The Turkish government on Tuesday issued detention warrants for 25 military officers and detained eight others as part of its massive post-coup witch hunt targeting alleged members of the Gülen movement.
The Ankara Chief Public Prosecutor’s Office issued warrants for 25 active-duty, dismissed and retired military officers on Tuesday, based on which police conducted simultaneous operations in nine provinces, including Ankara.
Meanwhile, one active-duty officer and 8 noncommissioned officers were detained during police operations in five provinces across Turkey in a Kırşehir-based investigation targeting alleged members of the Gülen movement. A former lieutenant colonel was also detained in the southern Muğla province over the same accusation.
Also on Monday, in an operation based in İzmir province, police have detained 22 people in Tekirdag, Eskişehir, Balıkesir, and Kocaeli provinces over alleged links to the Gülen movement. It was reported that 13 detainees have allegedly used mobile phone messaging application ByLock.
Moreover, in an Adyaman-based probe, police have detained 15 former police officers, while another 5 people were detained in the central province of Konya.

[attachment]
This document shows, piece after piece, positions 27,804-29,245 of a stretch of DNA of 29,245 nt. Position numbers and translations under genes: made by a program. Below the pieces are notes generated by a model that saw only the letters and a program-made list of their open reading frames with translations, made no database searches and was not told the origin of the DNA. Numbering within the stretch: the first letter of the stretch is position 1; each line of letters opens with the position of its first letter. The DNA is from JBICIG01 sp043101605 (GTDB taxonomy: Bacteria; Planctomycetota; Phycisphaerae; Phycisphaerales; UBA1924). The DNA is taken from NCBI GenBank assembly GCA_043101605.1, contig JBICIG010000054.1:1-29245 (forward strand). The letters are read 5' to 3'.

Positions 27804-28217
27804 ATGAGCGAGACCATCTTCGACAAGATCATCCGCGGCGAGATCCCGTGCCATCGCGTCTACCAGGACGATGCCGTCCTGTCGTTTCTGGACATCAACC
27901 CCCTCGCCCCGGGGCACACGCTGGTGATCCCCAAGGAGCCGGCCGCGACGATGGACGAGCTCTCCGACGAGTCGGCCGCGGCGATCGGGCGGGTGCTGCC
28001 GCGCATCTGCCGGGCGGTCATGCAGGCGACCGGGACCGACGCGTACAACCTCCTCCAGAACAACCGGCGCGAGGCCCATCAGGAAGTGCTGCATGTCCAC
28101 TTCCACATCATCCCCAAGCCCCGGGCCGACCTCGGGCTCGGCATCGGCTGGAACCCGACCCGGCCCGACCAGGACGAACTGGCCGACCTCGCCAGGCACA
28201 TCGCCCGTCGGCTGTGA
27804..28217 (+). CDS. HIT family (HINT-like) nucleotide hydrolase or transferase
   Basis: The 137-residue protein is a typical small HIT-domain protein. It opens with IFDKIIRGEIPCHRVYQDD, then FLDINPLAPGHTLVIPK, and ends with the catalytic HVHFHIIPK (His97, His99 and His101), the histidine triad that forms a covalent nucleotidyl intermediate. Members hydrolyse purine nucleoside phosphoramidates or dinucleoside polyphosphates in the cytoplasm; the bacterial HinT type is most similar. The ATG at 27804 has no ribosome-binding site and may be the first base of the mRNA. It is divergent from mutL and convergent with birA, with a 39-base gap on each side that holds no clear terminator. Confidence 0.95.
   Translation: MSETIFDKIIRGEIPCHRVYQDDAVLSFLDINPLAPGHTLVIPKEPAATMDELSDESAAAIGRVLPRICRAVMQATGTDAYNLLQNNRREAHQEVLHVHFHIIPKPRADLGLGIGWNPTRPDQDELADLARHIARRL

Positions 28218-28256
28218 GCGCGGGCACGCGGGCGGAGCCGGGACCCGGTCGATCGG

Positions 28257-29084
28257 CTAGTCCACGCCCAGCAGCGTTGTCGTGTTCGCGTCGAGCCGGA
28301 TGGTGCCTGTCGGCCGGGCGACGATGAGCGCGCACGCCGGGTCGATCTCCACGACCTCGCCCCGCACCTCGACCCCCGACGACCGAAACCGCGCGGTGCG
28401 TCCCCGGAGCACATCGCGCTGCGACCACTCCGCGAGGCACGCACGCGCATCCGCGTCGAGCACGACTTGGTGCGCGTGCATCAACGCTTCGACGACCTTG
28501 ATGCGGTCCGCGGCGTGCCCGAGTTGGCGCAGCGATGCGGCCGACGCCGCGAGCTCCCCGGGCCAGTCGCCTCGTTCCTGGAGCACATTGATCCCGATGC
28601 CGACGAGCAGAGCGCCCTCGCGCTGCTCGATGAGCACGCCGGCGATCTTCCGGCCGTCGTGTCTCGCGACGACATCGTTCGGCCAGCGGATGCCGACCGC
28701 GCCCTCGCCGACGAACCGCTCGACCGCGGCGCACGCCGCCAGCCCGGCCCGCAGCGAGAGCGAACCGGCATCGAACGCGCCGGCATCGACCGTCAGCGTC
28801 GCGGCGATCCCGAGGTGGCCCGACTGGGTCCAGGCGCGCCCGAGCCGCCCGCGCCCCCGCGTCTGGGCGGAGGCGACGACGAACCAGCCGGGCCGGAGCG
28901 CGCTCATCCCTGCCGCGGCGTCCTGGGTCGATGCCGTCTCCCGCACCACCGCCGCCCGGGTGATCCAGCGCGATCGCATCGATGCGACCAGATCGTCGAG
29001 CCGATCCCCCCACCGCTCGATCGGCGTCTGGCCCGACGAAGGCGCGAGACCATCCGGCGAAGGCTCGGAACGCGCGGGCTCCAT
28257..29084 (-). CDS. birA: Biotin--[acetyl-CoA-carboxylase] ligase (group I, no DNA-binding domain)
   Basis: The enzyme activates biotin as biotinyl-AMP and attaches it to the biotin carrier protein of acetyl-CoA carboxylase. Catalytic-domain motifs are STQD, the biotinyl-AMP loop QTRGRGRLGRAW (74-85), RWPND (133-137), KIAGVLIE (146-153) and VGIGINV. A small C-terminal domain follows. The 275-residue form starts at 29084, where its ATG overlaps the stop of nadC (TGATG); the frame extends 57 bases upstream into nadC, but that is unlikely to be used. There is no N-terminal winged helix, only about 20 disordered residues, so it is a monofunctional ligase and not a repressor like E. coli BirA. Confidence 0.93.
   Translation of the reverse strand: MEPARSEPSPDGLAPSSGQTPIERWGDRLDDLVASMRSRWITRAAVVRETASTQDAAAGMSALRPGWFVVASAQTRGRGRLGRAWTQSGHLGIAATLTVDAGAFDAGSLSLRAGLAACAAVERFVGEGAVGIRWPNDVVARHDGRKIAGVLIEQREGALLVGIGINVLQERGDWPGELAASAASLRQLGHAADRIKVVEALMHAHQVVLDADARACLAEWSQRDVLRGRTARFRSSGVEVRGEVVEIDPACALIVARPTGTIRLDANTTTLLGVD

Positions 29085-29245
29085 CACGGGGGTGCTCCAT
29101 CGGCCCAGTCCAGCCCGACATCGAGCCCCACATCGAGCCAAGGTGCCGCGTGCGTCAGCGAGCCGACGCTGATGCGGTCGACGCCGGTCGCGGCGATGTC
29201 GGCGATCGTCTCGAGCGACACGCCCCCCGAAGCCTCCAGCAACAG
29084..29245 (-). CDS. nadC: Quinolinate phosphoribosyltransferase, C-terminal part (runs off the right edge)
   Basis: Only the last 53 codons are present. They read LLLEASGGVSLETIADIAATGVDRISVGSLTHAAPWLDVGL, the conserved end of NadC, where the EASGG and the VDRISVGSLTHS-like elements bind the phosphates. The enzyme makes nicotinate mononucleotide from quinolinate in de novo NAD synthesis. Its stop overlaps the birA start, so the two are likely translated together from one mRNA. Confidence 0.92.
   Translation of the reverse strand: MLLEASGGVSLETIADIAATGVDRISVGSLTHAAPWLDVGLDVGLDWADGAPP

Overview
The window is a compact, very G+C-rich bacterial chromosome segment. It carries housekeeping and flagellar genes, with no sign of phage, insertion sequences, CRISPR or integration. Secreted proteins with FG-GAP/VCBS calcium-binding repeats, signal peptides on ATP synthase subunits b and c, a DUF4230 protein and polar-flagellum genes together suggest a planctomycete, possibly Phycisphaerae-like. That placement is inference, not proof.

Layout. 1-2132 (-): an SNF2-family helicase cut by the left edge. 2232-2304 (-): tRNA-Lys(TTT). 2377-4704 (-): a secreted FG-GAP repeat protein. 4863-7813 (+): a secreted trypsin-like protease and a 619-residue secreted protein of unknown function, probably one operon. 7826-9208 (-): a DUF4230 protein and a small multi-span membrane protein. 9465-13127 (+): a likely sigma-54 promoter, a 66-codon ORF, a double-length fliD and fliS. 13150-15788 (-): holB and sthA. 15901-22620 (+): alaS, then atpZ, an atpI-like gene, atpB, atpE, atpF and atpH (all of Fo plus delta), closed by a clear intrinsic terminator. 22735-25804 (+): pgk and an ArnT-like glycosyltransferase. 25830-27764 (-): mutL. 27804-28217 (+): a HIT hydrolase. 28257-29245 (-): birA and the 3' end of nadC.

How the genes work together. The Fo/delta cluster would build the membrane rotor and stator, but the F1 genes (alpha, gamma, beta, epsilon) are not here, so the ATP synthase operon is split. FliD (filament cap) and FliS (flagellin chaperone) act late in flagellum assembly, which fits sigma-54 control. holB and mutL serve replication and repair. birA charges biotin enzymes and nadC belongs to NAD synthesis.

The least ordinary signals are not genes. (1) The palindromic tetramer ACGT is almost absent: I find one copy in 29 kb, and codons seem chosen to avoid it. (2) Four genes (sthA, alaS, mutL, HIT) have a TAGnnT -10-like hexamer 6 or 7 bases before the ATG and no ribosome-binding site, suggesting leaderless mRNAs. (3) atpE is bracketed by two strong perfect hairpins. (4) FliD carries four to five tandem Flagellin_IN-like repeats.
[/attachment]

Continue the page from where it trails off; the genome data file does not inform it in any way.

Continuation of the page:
Turkey survived a controversial military coup attempt on July 15, 2016 that killed 249 people. Immediately after the putsch, the Justice and Development Party (AKP) government along with autocratic President Recep Tayyip Erdoğan pinned the blame on the Gülen movement.
Fethullah Gülen, who inspired the movement, strongly denied having any role in the failed coup and called for an international investigation into it, but President Erdoğan — calling the coup attempt “a gift from God” — and the government initiated a widespread purge aimed at cleansing sympathizers of the movement from within state institutions, dehumanizing its popular figures and putting them in custody.
Turkey has suspended or dismissed more than 150,000 judges, teachers, police and other civil servants since July 2016. Turkey’s interior minister announced on December 12, 2017 that 55,665 people have been arrested. On December 13, the Justice Ministry announced that 169,013 people have been the subject of legal proceedings on coup charges since the failed coup.
A total of 48,305 people were arrested by courts across Turkey in 2017 over their alleged links to the Gülen movement, Interior Minister Süleyman Soylu said on Dec. 2, 2017. “The number of detentions is nearly three times higher,” Soylu told a security meeting in İstanbul and claimed that “even these figures are not enough to reveal the severity of the issue.”